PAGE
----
You also might want to talk with your doctor about the possibility of implementing a low dose aspirin regimen with St. Joesph® Low Dose aspirin.

I’ve learned that women who have had a heart attack or ischemic stroke may reduce the risk of a recurrent heart attack or stroke by using a daily low dose aspirin like St. Joesph® Low Dose 81 mg aspirin. And you can find St. Joseph aspirin right on the shelf at your local retailers. Of course it’s crucial that you talk to your physician before beginning or changing an aspirin regimen. While there are many benefits to aspirin therapy, it’s not right for everyone.

St. Joesph® Low Dose 81 mg aspirin is available in an easy to swallow safety coated micro size tablet. As someone who sometimes suffers from irritation in my esophagus, I especially appreciate how this feature protects the gastric lining from the potentially irritating effects of the aspirin. My dad currently takes the St. Joseph® Low Dose Aspirin Orange Chewable, but since I mentioned the easy to swallow safety coated tablets to him, he is talking to his doctor about changing to those.

Time for a Heart-to-Heart About Heart Health

Of course, if you do get the go-ahead from your doctor to use a low dose aspirin regimen, you’ll want to use St. Joseph® Low Dose Aspirin only as directed. I suggest you always read the label before using any new product.

Look, sweet gal. While some days you may wake up with a few aches and pains, I know you don’t feel old enough to have these conversations. Weren’t we just passing notes in history class a few years ago? Hahaha! But seriously, no, you’re not too young for these conversations.

Time for a Heart-to-Heart About Heart Health

And even if you consider yourself to be a healthy woman, these conversations are still important. Even women who are trim, exercise consistently and eat well sometimes have hidden risk factors that early conversations with a doctor can uncover.

Certainly, it’s smart to eat healthy, exercise consistently, laugh regularly, engage in healthy relationships and get plenty of rest. But even healthy habits won’t replace the need for a conversation with your healthcare provider. What will you do today to get that heart-to-heart talk started?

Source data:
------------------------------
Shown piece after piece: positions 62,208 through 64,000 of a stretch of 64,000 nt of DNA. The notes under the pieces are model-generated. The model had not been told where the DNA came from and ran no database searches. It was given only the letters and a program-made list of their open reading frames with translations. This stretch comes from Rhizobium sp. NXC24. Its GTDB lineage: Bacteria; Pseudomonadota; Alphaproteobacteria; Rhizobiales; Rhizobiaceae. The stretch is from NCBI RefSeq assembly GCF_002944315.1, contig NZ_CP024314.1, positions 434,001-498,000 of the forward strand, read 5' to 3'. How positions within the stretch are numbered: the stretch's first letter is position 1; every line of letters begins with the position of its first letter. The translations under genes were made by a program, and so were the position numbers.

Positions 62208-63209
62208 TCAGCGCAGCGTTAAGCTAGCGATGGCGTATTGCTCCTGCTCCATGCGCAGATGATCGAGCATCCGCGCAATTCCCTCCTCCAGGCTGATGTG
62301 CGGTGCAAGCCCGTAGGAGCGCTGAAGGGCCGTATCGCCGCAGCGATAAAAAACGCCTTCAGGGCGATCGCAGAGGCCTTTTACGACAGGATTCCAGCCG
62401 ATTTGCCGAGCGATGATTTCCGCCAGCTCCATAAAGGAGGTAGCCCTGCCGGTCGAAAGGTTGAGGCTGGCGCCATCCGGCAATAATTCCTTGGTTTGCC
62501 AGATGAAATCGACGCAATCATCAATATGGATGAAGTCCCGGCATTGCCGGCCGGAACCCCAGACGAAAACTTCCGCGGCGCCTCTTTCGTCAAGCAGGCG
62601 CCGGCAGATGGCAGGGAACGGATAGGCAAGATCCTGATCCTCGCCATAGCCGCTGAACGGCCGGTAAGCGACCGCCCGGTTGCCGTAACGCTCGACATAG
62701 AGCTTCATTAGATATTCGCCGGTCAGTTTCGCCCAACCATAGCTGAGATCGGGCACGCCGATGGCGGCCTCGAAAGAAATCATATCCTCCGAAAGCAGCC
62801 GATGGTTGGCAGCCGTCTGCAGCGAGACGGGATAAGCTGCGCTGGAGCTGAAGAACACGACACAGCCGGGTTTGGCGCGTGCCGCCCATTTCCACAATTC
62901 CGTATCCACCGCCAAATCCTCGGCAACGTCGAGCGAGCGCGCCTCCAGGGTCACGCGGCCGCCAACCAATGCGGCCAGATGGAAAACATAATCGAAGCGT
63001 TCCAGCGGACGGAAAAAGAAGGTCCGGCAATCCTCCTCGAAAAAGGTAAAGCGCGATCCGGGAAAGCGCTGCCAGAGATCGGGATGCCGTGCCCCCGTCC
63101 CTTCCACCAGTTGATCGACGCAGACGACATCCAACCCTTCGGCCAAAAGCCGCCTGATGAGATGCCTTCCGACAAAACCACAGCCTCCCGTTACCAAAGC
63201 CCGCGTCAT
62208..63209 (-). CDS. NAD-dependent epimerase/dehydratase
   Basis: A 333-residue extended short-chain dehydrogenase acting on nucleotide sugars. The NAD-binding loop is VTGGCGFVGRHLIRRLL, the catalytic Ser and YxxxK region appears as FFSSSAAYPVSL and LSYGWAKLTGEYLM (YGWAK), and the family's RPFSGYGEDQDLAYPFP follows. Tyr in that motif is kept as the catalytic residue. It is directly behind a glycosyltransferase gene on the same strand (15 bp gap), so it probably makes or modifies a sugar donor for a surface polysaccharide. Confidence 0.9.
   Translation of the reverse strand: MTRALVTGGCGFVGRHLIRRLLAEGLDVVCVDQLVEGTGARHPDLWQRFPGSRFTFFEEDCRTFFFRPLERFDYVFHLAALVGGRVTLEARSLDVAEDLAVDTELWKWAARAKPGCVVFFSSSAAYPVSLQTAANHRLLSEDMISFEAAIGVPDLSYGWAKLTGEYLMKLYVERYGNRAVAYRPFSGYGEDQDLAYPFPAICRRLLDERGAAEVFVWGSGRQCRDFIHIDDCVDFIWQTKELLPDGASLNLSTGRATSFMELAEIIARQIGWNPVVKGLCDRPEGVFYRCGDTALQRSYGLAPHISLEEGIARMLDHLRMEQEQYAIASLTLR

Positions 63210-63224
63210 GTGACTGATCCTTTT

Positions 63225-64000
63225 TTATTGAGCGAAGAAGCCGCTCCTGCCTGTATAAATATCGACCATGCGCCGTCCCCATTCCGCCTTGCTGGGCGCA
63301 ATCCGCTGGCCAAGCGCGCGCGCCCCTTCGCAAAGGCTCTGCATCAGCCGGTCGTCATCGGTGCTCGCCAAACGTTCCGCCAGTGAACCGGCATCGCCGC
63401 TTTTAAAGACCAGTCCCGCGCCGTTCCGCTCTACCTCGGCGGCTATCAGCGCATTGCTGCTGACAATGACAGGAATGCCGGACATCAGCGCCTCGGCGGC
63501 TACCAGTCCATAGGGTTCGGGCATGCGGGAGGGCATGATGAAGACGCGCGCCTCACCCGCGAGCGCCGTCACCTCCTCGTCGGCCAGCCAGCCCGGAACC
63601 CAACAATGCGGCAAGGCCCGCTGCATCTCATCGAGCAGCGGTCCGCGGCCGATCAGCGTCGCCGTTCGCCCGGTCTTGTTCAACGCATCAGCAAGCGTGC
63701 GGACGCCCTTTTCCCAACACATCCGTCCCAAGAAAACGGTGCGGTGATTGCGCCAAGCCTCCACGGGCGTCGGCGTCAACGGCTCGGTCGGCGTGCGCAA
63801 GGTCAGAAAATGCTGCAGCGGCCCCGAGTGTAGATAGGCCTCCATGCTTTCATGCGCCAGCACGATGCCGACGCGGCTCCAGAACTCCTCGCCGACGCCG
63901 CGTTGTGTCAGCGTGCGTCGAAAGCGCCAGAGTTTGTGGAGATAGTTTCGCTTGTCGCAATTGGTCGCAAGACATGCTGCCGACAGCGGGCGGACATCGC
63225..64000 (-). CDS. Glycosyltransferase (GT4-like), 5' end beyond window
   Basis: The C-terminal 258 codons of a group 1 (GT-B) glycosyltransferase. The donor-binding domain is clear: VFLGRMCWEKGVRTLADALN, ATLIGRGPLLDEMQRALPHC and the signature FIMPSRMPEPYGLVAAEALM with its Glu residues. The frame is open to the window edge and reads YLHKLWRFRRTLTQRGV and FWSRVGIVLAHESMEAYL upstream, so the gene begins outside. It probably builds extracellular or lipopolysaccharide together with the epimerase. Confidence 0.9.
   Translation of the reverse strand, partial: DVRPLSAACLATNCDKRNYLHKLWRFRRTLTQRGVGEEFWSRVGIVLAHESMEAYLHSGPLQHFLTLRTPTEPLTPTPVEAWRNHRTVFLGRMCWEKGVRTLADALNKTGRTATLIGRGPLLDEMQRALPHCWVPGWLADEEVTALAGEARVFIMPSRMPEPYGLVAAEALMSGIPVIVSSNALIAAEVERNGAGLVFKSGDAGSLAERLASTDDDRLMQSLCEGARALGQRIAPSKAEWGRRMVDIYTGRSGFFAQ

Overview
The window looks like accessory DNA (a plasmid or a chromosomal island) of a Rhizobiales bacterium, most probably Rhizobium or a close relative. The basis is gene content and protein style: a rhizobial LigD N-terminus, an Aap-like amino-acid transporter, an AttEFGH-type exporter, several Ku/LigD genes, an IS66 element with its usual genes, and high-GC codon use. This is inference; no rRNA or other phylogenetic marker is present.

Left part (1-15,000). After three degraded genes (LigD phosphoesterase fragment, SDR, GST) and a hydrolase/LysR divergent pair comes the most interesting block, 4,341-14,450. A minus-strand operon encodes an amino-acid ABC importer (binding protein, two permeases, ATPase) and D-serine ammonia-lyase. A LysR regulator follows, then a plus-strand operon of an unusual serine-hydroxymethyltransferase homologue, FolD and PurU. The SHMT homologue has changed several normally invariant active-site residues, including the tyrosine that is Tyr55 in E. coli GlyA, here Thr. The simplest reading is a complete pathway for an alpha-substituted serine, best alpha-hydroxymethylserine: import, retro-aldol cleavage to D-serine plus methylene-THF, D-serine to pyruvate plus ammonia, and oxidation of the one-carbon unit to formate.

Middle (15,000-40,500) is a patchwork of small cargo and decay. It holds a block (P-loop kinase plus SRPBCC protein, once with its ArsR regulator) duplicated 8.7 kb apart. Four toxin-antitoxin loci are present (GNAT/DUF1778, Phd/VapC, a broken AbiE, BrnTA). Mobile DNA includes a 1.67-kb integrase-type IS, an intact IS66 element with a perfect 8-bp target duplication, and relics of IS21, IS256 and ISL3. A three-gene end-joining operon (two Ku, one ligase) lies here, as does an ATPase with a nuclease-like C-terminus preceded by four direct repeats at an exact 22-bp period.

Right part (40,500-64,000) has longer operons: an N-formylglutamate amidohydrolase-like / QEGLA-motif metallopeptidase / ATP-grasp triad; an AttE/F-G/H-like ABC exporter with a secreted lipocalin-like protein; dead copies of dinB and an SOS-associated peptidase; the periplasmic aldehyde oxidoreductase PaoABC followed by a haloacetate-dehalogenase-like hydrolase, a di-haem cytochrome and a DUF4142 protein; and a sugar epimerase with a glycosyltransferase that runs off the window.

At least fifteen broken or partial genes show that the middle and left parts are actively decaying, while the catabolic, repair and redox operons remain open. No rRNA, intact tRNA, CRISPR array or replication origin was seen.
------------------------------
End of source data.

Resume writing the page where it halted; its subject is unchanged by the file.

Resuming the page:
Heart to Heart Talk about our Heart Health with St. Joseph

I’d like to thank St. Joseph® for bringing to my awareness the importance of having a regular heart-to-heart with my doctor about my heart health and for sponsoring this post. Thank you for supporting the brands that support my work at Dressed for My Day.

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Blessed for My Day

Are you heavy-hearted today? I could just quip, cheer up! But that wouldn’t be helpful. Instead, I suggest you take your heavy heart to One who can truly lift the cares and concerns and regrets that weigh it down.

Begin the conversation by praising Him. When I acknowledge who God is, I begin to remember Who is in my corner and my burdens don’t feel so overwhelming. Then share your heart with Him. Tell him what hurts, what grieves, what worries, what angers you. Next allow Him to speak truth to your heart. Go to His Word and allow His consolations to cheer your soul.

When the cares of my heart are many, your consolations cheer my soul. ~ Psalm 94:19

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xoxo, Kay
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30 thoughts on “It’s Time for a Heart-to-Heart Talk about Heart Health

  1. I appreciate your attention to heart health. I have been working with my primary care provider on just these issues and feel like this post just validated the journey.

  2. I am so glad you are addressing women’s heart health. I do not believe enough information and education is given to the seriousness of heart disease and it being the # 1 leader in cause of death amongst women. Thirteen years ago I had a major heart event and emergency surgery where I wasn’t expected to live. God had other plans for me however, and I’ve been thriving ever since! Praise the Lord! I was trim, low cholesterol and generally healthy, or so I thought. Ladies heart attack in women very often does not present itself with the classic heart attack symptoms we tend to think of. I was having a heart attack and thought I only had a headache and went onto bed. Please educate yourselves about women’s heart disease and the symptoms then seek help immediately if anything seems a bit off.,A blood pressure monitor is a wise investment. My Cardiologist suggest bringing your monitor with you at check ups to have it tested against their blood pressure readings. A blood pressure monitor is useless if the readings aren’t accurate and many of them are not especially the bargain brands. Low dose aspirin is an excellent regimen under the direction if your health provider. Kay, thank you for initiating the subject of heart health.